Hundreds flock to South Bay for Pancake Day tradition

Shrove Tuesday comes to Scarborough . Enjoying the day. pic Richard Ponter 160610d
Shrove Tuesday comes to Scarborough . Enjoying the day. pic Richard Ponter 160610d
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Pancakes were flipped and ropes were skipped on South Bay as part of the traditional Scarborough Shrove Tuesday celebrations.

Hundreds of residents and visitors flocked to the seafront in order to catch the thrills and spills of the pancake racing alongside the skipping, which has taken place in Scarborough for more than 100 years.

Mihaela Pricope, 47, and Jason Coleman, 41, of Glass House Bistro were one of many teams to participate in the pancake racing in Foreshore Road this year instead of its usual venue of Aberdeen Walk.

Mihaela said: “I was running out of breath towards the end. I was so excited when I saw the finish that I have managed to get through without falling over. But then I took a tumble! I still really enjoyed it and the event brings so many people to the town.”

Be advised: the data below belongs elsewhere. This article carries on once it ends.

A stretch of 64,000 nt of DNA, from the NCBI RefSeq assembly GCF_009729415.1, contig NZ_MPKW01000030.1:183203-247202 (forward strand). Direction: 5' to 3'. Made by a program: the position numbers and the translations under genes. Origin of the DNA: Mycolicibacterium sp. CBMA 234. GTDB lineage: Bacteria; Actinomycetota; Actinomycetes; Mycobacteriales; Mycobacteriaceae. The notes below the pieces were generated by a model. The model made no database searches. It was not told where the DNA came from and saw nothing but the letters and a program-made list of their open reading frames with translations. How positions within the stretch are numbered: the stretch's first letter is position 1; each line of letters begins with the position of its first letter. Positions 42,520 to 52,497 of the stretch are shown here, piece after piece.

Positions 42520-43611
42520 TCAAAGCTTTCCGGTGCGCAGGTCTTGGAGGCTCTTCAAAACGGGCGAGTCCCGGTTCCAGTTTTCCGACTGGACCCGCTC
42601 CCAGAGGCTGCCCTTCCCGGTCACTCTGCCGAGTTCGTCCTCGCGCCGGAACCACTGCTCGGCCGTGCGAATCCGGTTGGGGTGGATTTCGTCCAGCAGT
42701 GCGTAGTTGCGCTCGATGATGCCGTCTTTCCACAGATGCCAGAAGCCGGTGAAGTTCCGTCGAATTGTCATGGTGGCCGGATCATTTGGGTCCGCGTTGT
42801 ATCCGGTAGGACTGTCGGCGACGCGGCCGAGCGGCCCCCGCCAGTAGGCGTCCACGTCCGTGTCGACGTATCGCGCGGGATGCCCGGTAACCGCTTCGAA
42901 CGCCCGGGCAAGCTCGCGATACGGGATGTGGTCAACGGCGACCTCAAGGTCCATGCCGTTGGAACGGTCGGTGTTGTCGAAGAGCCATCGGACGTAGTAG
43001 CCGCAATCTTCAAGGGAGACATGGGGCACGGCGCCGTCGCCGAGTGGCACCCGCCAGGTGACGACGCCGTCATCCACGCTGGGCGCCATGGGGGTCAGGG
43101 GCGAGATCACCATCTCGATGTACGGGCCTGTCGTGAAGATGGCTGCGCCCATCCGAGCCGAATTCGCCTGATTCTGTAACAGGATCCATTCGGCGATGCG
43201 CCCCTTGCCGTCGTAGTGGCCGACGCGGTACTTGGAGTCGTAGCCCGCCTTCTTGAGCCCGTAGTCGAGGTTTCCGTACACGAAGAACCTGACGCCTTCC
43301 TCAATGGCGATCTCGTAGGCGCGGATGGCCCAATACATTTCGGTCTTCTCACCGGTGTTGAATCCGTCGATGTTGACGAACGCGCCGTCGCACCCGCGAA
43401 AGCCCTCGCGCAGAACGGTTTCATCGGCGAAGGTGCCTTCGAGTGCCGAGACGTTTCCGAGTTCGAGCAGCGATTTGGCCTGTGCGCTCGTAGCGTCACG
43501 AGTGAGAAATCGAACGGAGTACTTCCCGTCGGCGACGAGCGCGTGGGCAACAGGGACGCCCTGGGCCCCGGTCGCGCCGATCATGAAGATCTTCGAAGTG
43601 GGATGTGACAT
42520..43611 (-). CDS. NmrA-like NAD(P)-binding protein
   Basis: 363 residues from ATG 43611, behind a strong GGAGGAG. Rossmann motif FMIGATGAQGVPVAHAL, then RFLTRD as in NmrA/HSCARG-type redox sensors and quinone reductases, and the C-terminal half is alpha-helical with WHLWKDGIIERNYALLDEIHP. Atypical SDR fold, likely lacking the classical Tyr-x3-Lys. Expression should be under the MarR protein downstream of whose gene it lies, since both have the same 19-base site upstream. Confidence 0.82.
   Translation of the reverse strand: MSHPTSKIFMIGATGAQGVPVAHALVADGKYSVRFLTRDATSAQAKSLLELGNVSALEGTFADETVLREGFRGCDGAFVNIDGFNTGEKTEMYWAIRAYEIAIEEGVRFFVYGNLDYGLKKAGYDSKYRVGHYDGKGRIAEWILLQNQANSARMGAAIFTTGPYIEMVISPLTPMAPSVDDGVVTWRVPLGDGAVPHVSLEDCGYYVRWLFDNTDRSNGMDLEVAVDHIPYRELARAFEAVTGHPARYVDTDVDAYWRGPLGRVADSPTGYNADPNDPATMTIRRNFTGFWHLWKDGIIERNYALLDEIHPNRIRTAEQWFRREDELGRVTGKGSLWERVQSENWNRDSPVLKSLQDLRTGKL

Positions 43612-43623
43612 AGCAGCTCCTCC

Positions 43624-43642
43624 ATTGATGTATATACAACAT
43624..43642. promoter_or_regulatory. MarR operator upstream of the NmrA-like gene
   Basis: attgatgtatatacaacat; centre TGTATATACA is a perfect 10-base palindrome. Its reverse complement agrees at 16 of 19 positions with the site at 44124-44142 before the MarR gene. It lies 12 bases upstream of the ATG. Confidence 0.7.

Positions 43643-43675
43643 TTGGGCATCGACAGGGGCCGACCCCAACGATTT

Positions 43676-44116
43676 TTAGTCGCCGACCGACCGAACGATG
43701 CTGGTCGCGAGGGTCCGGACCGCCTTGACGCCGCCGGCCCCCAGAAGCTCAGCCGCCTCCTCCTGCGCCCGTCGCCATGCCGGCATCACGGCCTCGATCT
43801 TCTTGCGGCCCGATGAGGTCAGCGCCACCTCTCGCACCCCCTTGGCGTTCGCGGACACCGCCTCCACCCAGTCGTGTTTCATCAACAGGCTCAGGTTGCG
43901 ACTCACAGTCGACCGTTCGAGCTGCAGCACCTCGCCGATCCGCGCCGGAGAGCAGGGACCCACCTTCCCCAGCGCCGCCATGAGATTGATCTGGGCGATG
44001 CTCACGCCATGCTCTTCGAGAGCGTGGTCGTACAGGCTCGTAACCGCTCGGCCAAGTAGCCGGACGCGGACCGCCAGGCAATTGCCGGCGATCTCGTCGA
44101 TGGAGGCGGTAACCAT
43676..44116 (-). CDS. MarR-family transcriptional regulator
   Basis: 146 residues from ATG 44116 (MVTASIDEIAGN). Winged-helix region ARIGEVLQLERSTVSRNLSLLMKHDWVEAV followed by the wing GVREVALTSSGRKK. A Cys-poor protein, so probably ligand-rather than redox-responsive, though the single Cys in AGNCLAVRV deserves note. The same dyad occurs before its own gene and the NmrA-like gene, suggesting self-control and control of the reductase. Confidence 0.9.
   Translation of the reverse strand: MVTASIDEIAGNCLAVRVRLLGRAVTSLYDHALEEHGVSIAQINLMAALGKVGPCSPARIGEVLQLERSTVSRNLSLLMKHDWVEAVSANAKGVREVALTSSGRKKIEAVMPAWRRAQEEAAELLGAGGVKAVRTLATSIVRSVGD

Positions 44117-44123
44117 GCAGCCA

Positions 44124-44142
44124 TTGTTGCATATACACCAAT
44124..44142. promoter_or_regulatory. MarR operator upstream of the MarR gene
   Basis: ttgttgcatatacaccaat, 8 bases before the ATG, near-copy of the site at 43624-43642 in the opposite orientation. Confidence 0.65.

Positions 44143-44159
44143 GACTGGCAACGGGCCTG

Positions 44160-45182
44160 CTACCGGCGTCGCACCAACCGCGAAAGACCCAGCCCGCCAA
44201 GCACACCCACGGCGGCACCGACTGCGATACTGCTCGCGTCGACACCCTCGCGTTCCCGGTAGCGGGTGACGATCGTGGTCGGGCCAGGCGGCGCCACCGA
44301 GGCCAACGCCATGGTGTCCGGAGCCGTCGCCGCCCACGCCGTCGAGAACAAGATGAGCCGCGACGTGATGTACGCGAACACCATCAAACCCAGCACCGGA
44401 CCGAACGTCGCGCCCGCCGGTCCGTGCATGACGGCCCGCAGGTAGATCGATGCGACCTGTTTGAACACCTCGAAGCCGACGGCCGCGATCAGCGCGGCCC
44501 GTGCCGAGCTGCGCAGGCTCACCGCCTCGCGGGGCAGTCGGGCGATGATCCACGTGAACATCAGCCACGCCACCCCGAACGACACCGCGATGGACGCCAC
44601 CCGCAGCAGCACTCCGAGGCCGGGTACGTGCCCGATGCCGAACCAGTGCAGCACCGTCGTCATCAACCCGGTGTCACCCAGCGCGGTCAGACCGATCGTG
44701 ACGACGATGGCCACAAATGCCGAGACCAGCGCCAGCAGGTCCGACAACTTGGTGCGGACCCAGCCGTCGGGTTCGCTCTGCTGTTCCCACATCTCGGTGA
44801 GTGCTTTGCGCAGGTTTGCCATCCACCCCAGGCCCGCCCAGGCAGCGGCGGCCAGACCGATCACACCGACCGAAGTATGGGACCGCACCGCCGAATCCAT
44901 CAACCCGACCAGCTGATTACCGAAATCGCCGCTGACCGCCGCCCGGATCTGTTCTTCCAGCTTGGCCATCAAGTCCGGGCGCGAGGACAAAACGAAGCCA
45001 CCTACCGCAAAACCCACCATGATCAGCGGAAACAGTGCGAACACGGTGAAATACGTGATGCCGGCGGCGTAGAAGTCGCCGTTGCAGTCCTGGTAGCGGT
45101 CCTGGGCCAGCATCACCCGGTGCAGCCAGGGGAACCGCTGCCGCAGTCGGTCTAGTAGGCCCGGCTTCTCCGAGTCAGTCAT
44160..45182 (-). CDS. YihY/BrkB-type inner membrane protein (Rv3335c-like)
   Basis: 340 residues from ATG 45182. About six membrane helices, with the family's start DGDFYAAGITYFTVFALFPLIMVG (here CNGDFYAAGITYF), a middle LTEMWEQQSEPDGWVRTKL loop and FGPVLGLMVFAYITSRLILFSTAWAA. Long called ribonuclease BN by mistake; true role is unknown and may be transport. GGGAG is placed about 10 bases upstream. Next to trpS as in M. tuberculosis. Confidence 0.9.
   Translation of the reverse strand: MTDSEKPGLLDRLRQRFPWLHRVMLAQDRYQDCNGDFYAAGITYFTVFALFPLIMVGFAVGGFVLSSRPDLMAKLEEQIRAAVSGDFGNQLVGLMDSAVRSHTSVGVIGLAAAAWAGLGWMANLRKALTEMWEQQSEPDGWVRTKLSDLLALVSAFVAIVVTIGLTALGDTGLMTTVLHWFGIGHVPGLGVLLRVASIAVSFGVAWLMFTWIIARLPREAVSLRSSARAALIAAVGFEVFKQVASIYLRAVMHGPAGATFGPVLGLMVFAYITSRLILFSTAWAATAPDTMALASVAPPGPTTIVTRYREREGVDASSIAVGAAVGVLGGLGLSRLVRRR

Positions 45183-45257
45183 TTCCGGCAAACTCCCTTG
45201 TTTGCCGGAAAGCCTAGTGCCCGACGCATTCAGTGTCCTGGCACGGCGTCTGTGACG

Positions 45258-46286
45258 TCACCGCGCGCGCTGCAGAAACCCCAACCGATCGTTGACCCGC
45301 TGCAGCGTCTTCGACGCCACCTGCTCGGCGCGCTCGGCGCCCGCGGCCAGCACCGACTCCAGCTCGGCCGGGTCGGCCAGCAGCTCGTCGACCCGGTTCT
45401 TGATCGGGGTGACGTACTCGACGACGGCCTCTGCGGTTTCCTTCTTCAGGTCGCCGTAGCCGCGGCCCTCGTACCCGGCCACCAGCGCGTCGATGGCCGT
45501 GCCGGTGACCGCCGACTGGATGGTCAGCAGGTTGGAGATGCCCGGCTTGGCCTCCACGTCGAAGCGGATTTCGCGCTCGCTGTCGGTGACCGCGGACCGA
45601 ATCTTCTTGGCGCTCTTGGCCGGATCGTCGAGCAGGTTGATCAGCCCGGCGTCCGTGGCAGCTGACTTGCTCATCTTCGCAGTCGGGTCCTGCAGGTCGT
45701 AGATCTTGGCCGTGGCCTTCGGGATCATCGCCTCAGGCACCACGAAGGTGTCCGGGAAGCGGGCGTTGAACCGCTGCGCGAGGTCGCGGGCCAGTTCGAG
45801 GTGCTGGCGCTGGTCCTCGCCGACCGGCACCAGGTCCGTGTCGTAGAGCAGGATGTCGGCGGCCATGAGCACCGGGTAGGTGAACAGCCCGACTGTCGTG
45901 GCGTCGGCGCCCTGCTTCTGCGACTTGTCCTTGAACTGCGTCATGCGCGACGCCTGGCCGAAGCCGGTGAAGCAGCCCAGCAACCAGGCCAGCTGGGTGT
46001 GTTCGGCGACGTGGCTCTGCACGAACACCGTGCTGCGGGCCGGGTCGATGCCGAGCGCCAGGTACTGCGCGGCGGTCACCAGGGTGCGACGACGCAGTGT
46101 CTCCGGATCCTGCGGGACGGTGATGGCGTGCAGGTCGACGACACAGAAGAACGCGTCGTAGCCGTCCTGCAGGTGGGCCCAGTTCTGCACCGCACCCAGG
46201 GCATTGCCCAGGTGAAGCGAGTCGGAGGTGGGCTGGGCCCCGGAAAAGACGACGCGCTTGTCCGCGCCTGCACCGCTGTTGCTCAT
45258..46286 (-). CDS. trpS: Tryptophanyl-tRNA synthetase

The fancy dress theme was “Pancakes of the World” with attire ranging from a hot dog to Harry Potter as participants tackled the obstacle course in the gloriuous sunshine.

Visitors travelled from across the country including David Boyle and Julie Whitfield who came from Blackpool for the Pancake Day tradition.

David said: “I was told by Julie last year that this celebration took place and I didn’t believe her. We came along last year and had such a fantastic time we came again this year. It is such a unique event and I’d love to see it replicated in Blackpool.”

Scarborough is the only town where Shrove Tuesday long-rope skipping takes place with many schoolchildren allowed the afternoon off to take part in proceedings.

Scarborough residents Kevin and Lynn McMann, both 63, have attended the annual event for the past 59 years.

Lynn said: “I think it is a really important event for the town. It is a shame that Pancake Day fell out of half-term this year but we still have lots of Scarborough residents and visitors here. The biggest change we’ve seen over the years is that people used thick fishing ropes to skip. Now, there are thick, thin and all sorts of coloured skipping ropes. I think it is brilliant and it keeps the real sense of community in the town.”